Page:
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How To Report Information From Your 1099 Forms 
by kmhagen October 03, 2005

1099 forms are information statements that are sent to you and to the Internal Revenue Service by the payers of certain amounts that must be reported for tax purposes. You may need to report different amounts from these statements on different forms and schedules that you must file with your annual income tax return.

The 1099 forms are a series of tax reporting statements that must be issued each year for certain types of payments, distributions or transactions.  You will need this information to prepare your annual income tax return.  Each of the different forms contains figures and information that may have to be reported on a particular line of Form 1040 or 1040A, or on one of the other schedules or forms you need to file with your tax return.  In some cases, you will need to take this information into consideration along with other criteria and information in order to determine any amounts you are required to report for tax purposes.  The 1099 forms constitute official tax documents and should be kept with your tax files and other financial records.

1099 Statements – Income

The following are the 1099 statements you may receive after the end of the year, with a brief description of the type of information they contain and some indications of what you may have to do with this information.

1099-A – Acquisition or Abandonment of Secured Property

If you abandon property that has an outstanding loan secured by the property, such as your home secured by a mortgage loan, the lender must provide you with this statement.  The lender must also report any interest it acquires in the secured property, such as in a foreclosure or repossession. It will indicate the date on which it acquired an interest in the property (the foreclosure date, for example) or the date it learned that the property had been abandoned.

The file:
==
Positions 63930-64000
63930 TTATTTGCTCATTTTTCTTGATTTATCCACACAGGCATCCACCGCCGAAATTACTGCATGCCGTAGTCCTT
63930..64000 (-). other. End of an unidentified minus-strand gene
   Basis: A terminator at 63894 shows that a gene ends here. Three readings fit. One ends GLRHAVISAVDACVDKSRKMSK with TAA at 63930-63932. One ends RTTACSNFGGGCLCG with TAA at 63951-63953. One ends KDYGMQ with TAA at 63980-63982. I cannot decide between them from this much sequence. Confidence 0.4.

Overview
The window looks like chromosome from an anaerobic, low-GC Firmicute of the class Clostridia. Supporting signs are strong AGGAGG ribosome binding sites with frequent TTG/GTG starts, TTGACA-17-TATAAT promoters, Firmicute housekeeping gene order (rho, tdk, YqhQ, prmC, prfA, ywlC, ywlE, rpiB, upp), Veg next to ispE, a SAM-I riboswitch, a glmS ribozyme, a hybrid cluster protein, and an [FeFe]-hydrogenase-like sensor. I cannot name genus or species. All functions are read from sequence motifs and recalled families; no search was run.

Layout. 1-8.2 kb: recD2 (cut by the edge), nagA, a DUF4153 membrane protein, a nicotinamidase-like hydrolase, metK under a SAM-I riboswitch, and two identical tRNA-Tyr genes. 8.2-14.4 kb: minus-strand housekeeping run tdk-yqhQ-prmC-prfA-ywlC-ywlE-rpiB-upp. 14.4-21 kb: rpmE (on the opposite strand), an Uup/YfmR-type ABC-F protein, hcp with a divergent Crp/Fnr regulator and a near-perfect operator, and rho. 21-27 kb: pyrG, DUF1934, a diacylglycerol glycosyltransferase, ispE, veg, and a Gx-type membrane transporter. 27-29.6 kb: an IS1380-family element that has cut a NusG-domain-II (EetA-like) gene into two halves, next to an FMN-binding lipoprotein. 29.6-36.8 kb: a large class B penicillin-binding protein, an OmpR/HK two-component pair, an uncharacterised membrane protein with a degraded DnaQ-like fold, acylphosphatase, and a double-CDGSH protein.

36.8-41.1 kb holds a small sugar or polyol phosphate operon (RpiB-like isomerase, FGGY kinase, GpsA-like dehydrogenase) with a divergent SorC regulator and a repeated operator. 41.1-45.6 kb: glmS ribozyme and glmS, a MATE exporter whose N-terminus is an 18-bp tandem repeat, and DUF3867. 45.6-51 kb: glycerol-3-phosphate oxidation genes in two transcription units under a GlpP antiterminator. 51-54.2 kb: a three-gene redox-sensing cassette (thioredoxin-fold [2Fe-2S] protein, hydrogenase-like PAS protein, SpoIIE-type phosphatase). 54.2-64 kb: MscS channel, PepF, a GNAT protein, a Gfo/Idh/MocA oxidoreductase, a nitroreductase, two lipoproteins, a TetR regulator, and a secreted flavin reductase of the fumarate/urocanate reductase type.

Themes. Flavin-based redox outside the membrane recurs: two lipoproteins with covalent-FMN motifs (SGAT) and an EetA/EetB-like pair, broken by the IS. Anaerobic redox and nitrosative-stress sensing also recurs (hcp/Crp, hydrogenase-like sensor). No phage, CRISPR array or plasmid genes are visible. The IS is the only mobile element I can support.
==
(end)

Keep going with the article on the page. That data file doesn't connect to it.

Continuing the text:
Generally, if the lender acquired an interest in the property, such as in a foreclosure, you would have a reportable gain or loss for the difference between your adjusted basis in the property and the amount realized, which would normally be the amount of debt cancelled (box 2)  or the proceeds from the foreclosure sale, whichever is greater.  If the property was for personal use, the gain would be reported on Schedule D, and a loss would normally not be deductible.  If the property was business or income-producing property, the gain or loss would be reported on Schedule 4797.  If the fair market value of the property (box 4) is less than the outstanding debt (box 2) and you are personally liable for the debt (box 5), the difference is the part of the gain on the foreclosure that you would have to report as ordinary income.

Abandonment of the property can result in a loss for the amount of your adjusted basis in the property, and income for the amount of debt cancelled.  Income from the cancellation of debt on personal property, such as your home, would be reported as “Other Income” on Form 1040.  If the property was business or rental property, the income from cancellation of the debt would normally be reported on Schedule C or E, as applicable.

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